The Motherload has been discontinued. If you're looking for something new, check out the best expedition packs for 2020.
Reviewers Paid: $175.00-$325.00
They call this the "Motherload" for a reason: Un-extended, it is a pretty beefy cavern somewhere in the vicinity of 6500 ci. Pull out the almost unbelieviably huge extension tube, and it becomes big enough for an acoustic guitar, military cold-weather sleeping bag, clothes, 6-person tent, a few gallons of water, some text books...you get the point.
Amazingly, though I have literally carried this exact assortment of stuff in it, the complex and ingenious fitting straps will make 75 lbs. feel like a tight-fitting 5000 ci backpack. Yes, it will take you a long time to find the right fit, but when you get there, it's a dream.
One thing the prospective buyer should know is that unless they actually plan on carrying enough stuff to pretty-well fill up the un-extended pack, the top pocket (which doubles as a fanny-pack) won't fit well over the rest of the pack. This is because although this pack is technically listed "internal frame," it is actually has more like three separate frames including the normal vertical aluminum stays, plus a rigid plastic sheet along the back and a curved aluminum pole that keeps the pack stiff as a board, literally. Trust me, this is a good thing when you don't want to feel 70 lbs. pulling on your back like a lead weight.
Some more Pros: My pack is 8 years old, has been used and definitely abused on occasion, but literally has NO tears, holes or straps missing. BOMB-PROOF is the best way to describe it. It can also come with cool add-ons like the external water-bottle holder. Has only two main compartments (with removable sleeping bag divider) and the top pocket, but this has always been a plus IMHO.
Overall, an amazing pack--The only cons I have experienced are the relative lack of compression straps (two on the main compartment), but if you really pack well, it shouldn't matter. Also, for all the design features to work together, you really do have to pack alot. But most of all, you might have trouble standing up when you're laughing hysterically at how you look with the Motherload fully extended!
Note--for reference, I am 6'2" with a 19.5" torso, and have a size Medium pack.
Design: Basic internal-frame design
Number of Pockets: 3
Max. Load Carried: 75-80
Height of Owner: 6'2"
Price Paid: $175
Back in 1995 narrowed down my search to three companies...Dana Designs, Osprey and Gregory. Quite honestly, mostly chose the Osprey for the price, but can't see how anyone can vastly improve on carrying comfort. The suspension system is incredible once you tweak everything and I can maintain fairly normal posture with heavy loads. Only caveat is the squeak the delrin rods make under load. I've heard people put baby powder to eliminate the noise, but haven't tried this. Bombproof construction...made in the USA, and quality is evident throughout. I don't expect to have to buy another pack ever again. (and I went through plenty to get to this one...2 Lowe Alpine packs, North Face,)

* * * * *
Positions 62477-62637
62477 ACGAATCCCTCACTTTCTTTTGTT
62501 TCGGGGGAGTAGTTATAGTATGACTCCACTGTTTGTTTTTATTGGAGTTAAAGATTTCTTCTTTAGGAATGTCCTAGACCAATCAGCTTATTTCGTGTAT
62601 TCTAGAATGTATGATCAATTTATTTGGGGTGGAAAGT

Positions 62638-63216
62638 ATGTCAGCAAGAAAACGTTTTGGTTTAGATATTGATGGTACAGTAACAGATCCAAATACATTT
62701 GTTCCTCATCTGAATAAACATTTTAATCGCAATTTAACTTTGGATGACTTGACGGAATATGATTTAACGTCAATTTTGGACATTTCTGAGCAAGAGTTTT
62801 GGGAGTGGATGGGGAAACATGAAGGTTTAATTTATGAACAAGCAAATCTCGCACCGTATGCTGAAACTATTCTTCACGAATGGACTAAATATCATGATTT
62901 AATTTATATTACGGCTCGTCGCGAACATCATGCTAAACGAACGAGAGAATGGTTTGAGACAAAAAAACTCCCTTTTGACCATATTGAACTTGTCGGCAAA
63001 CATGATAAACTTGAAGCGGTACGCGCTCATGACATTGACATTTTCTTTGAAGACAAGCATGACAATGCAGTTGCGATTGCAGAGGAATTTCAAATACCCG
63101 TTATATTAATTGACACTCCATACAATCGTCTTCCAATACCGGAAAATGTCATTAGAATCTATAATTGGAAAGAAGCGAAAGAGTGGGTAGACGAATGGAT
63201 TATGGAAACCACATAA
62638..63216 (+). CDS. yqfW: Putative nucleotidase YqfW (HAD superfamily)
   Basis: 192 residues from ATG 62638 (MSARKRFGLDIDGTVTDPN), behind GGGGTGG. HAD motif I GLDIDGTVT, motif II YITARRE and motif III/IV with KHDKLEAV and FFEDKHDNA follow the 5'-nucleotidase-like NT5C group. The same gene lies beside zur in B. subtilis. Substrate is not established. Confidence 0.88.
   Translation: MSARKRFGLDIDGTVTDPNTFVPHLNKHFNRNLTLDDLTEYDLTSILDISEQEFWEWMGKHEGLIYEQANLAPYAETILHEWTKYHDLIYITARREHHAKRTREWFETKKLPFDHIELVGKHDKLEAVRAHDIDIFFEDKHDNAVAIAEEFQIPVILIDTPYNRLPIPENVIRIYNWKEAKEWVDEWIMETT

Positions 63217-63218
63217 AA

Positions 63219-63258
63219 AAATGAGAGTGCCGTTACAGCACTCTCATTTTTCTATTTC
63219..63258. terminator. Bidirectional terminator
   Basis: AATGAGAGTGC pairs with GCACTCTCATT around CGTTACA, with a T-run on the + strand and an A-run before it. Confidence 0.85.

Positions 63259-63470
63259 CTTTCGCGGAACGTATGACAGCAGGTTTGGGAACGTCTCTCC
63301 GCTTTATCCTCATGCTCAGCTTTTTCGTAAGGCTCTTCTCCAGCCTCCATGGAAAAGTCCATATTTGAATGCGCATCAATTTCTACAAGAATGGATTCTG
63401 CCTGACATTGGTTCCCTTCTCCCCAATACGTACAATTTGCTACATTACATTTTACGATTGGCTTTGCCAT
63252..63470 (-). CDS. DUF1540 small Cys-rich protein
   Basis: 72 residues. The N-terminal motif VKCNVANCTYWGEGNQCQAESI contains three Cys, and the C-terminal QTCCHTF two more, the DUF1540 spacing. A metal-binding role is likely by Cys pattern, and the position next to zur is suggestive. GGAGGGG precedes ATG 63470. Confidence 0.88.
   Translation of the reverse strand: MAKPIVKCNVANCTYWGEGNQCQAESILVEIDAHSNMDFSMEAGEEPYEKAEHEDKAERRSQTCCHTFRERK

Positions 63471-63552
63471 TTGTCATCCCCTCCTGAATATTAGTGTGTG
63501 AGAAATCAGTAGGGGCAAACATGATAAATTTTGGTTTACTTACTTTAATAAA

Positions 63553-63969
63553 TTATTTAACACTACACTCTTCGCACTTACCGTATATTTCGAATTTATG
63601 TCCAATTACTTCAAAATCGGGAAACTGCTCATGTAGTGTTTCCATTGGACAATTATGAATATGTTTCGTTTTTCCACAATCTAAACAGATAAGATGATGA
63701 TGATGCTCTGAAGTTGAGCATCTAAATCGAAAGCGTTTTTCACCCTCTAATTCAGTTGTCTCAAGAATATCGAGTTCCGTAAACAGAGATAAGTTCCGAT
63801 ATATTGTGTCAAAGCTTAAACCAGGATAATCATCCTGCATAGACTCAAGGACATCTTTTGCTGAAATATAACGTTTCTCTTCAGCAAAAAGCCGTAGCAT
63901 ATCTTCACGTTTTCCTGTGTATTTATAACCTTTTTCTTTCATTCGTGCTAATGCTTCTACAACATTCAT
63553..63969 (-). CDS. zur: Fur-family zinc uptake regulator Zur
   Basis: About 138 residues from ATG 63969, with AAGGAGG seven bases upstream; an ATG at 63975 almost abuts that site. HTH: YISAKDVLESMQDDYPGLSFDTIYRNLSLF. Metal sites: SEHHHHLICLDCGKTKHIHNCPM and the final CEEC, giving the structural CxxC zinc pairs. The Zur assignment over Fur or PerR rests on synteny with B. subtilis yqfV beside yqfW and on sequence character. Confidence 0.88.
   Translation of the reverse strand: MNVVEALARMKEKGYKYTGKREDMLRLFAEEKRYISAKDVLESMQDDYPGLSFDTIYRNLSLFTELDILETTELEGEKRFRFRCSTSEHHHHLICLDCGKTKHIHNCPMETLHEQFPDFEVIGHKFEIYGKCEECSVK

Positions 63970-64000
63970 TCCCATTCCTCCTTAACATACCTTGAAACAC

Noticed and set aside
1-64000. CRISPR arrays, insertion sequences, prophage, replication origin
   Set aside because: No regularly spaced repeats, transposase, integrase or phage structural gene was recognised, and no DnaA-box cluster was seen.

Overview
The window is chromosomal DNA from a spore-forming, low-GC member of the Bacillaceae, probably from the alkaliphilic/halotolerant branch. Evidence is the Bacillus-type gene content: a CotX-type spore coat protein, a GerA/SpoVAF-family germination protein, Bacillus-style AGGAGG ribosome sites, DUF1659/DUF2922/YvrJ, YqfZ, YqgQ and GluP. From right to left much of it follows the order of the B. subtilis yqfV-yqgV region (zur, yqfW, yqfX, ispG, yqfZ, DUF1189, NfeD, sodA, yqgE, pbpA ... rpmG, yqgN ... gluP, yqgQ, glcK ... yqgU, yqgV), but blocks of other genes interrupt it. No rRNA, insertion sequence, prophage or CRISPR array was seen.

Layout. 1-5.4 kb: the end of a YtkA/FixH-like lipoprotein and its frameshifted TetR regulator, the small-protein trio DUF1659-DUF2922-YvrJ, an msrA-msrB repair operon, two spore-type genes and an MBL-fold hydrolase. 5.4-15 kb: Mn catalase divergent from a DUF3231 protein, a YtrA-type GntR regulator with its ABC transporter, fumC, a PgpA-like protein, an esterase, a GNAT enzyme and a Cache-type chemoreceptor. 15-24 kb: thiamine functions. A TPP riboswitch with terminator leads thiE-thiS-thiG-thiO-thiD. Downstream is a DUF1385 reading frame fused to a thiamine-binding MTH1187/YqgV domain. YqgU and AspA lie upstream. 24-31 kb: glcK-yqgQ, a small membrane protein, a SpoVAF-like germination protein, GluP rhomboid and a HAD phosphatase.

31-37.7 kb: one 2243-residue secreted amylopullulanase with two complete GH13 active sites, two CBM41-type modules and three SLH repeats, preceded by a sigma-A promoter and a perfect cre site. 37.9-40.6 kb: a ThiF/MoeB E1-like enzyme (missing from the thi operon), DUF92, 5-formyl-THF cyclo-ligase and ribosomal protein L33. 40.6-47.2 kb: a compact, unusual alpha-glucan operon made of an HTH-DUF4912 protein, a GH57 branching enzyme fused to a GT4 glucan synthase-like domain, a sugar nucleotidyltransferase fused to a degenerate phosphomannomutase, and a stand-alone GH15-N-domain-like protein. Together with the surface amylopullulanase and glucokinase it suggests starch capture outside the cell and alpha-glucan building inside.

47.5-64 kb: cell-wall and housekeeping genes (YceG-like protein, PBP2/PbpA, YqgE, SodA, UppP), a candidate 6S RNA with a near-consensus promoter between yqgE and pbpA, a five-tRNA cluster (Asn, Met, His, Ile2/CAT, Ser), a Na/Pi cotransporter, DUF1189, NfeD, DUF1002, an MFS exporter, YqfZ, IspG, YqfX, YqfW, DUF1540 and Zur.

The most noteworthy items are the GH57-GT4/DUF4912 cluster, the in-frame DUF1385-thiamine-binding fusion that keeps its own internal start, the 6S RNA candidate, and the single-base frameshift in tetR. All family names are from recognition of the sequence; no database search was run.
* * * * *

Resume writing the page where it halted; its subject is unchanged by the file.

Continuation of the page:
Things I love about this pack: Top pocket turns to fanny pack quickly. (some lines in Osprey have to disconnect belt and then attach to top pocket..to much work.) Molded plastic behind head so you can look up. Quality and most importantly, comfort.
Things I don't particular like, or change. Wand pockets are an attachment and can only hold poles, or chair kit...too small to use for other uses. When fully stuffed, sleeping bag access is tough to get into. (personally, i love the A shaped access found on Lowe Alping Contour 4..it's only good feature). Need more pockets!
Other than that, I'm done looking for other packs. I've found what i've been looking for. BTW the motherload was replace by the Xenith and now is the Crescent 110 in terms of comparable size.
Design: top loading with sleeping bag access
Number of Pockets: 1 top pocket
Max. Load Carried: 65 lbs
Height of Owner: 5'10'"
Price Paid: $180
The name of this pack says it all--MOTHERLOAD! I'm serious, I can dump my pack, crawl inside, and extend the extension to my chest. Plenty of room for everything you need and then some. Even so, the well placed compression straps and four point adjustable lid makes for a very managable pack even when fully loaded.
As for fit, I had to play with it a bit, including bending the back stays, but it now feels great; Very stable and comfortable. Despite the capacity of this thing, it is one of the lightest expedition packs on the market. I've pulled and packed, tugged and strained, and have yet to see a stressed seam.
Design: internal frame
Number of Pockets: one top lid pocket
Max. Load Carried: 65 lbs
Height of Owner: 5 11"
Price Paid: $325 +-